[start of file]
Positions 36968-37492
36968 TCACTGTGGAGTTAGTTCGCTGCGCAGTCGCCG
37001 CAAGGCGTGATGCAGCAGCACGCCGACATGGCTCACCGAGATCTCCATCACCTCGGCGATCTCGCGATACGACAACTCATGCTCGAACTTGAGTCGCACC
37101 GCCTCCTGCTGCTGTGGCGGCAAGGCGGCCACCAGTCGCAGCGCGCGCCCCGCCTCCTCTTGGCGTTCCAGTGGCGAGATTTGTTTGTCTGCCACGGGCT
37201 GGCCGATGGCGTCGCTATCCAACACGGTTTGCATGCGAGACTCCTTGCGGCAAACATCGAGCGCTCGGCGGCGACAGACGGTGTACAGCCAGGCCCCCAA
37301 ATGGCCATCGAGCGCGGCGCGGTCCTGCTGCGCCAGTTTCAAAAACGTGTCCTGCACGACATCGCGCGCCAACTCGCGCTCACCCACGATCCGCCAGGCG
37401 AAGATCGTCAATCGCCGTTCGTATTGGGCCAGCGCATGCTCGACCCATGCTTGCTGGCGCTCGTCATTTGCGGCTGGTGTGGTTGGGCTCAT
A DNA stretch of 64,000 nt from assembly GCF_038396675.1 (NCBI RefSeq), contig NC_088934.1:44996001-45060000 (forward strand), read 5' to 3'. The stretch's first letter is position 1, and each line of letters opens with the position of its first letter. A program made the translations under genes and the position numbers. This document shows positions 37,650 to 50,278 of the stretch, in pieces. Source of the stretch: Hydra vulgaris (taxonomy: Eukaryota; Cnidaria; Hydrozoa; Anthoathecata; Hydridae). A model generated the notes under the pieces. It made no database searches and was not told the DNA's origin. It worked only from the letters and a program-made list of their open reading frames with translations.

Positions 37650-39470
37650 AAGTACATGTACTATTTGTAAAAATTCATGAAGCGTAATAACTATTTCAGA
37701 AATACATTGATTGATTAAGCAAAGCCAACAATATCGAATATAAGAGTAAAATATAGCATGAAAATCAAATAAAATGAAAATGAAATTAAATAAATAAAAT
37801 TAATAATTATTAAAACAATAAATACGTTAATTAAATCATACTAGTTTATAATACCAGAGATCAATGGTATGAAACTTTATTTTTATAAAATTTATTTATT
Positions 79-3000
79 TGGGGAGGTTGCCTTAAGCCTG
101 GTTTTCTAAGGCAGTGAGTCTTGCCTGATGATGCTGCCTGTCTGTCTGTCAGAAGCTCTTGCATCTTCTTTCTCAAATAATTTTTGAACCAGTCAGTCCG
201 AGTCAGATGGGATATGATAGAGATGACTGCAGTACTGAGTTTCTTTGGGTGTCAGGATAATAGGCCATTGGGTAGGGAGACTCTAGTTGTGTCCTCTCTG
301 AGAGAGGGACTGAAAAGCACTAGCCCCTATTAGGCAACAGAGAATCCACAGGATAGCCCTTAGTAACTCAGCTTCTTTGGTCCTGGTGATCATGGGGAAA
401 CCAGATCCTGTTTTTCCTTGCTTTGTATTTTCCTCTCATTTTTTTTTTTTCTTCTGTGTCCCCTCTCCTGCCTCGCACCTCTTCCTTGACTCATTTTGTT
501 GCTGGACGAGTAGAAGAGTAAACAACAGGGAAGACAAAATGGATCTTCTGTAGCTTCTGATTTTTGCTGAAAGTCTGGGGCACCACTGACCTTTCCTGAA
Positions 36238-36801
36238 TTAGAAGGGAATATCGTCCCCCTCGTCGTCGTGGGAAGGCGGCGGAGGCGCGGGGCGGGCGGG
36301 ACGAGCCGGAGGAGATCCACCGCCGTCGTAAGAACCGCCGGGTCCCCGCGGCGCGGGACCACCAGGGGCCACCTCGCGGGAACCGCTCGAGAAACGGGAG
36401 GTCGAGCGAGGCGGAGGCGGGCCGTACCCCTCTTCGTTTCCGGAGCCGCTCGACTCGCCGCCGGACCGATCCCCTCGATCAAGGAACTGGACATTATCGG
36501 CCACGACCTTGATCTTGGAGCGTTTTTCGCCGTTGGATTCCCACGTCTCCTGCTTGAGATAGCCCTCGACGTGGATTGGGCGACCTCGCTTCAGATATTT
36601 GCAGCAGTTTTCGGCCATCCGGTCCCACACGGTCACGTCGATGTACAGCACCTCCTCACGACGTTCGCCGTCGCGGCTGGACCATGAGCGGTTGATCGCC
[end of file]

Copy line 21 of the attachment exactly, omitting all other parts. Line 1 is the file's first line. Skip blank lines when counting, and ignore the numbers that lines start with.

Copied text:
36238 TTAGAAGGGAATATCGTCCCCCTCGTCGTCGTGGGAAGGCGGCGGAGGCGCGGGGCGGGCGGG